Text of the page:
I explored the following sources thoroughly, and any of them would be very helpful in furthering one’s knowledge beyond what is explained in my blog.
Kingsbury, J. B. “The Last Witch of England.” Folklore 61.3 (1950): 134-45. JSTOR. Web. 9 Dec. 2012. <http://0-www.jstor.org.wncln.wncln.org/stable/pdfplus/1257743.pdf>.
- The author details the circumstances surrounding the execution of the last woman accused of being a witch in England. He also explains how the Enlightenment caused witchcraft accusations to vanish in the 1700s.
Matossian, Mary K. “Bewitched or Intoxicated? The Etiology of Witch Persecution in Early Modern England.” Medizinhistorisches Journal (1983): 33-42. JSTOR. Web. 9 Dec. 2012. <http://0-www.jstor.org.wncln.wncln.org/stable/pdfplus/25803730.pdf>.
- The author describes the differences between English witch beliefs and those of other European countries. She also explores the origins of witchcraft in England.
Paxson, James J. “Theorizing the Mysteries’ End in England, the Artificial Demonic, and the Sixteenth-Century Witch-Craze.” Criticism 39.4 (1997): 481-502. Print.
- The author talks about the widespread obsession with witches in England in the sixteenth century. He also explains some of the superstitions about demons that were present in England during that time as well.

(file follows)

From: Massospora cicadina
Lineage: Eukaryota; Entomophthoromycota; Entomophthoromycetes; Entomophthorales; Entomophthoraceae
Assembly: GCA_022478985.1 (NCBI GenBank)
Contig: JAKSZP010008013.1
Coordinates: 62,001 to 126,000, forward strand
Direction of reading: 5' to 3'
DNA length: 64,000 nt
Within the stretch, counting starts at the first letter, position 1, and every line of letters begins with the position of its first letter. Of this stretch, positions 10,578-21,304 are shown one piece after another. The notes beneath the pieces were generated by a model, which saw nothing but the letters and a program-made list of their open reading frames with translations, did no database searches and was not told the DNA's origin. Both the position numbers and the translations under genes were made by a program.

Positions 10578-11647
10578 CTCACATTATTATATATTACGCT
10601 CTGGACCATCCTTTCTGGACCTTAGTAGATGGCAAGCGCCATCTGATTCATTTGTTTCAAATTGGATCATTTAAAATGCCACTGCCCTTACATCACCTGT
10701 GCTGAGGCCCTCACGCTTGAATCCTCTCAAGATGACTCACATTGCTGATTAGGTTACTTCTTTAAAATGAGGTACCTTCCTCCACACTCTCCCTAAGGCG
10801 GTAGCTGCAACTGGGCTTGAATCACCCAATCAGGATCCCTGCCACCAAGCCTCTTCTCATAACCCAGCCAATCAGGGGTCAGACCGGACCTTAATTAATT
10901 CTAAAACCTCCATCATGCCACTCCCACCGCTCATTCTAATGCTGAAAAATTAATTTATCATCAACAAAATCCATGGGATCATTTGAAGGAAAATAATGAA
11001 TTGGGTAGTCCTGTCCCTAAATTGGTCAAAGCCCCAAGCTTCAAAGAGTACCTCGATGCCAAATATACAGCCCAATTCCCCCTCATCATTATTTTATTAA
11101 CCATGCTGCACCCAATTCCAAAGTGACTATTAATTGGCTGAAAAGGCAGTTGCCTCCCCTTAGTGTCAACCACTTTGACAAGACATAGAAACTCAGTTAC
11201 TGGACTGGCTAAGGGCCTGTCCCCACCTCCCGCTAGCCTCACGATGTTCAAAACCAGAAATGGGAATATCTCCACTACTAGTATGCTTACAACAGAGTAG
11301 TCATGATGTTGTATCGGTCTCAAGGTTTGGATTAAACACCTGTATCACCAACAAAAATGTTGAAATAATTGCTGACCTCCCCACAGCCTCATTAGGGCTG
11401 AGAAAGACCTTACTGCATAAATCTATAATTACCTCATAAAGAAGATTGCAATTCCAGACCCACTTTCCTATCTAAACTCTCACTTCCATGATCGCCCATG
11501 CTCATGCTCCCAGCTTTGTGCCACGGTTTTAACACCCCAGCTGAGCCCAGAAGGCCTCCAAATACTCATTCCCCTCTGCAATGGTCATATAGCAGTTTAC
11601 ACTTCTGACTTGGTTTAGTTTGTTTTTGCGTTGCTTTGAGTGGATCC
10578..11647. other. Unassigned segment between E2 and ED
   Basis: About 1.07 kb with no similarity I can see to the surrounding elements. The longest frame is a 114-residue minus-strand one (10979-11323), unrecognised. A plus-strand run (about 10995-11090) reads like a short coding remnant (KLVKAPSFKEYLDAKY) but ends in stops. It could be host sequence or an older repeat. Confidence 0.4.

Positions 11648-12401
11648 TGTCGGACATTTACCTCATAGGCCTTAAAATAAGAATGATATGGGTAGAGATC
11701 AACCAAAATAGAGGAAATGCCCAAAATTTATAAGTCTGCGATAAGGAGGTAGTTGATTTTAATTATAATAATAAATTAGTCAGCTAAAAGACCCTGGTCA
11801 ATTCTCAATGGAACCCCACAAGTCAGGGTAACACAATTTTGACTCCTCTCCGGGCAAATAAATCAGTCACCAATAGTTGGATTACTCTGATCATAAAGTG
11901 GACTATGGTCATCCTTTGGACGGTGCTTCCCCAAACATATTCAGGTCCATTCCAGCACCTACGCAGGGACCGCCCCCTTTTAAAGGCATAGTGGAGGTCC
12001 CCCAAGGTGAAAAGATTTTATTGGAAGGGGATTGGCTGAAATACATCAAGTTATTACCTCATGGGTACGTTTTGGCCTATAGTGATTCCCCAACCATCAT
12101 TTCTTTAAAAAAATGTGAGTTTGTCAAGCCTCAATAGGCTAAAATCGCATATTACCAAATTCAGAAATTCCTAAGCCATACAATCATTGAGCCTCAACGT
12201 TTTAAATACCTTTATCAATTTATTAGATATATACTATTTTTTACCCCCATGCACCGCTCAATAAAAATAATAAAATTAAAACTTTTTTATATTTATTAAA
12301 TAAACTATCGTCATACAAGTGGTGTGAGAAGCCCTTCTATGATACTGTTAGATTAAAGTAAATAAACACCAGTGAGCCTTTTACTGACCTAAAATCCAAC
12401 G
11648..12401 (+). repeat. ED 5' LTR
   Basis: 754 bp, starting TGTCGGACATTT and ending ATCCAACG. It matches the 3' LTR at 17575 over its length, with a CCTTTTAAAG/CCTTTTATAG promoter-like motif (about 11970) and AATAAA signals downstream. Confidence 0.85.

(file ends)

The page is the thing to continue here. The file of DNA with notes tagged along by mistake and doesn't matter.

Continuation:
Wilby, Emma. “The Witch’s Familiar and the Fairy in Early Modern England and Scotland.” Folklore 111.2 (2000): 283-305. Print.
- The author explores the folklore of witches’ familiars, and of fairies, documenting superstitions concerning each.
“Witchcraft In Elizabethan England.” Witchcraft In Elizabethan England. Web. 9 Dec. 2012. <http://www.cyberwitchcraft.com/witchcraft-in-elizabethan-england.html>.
- This page describes many facets of witch lore from the English Renaissance, including superstitions, the origin of witchcraft, and the demise of witchcraft.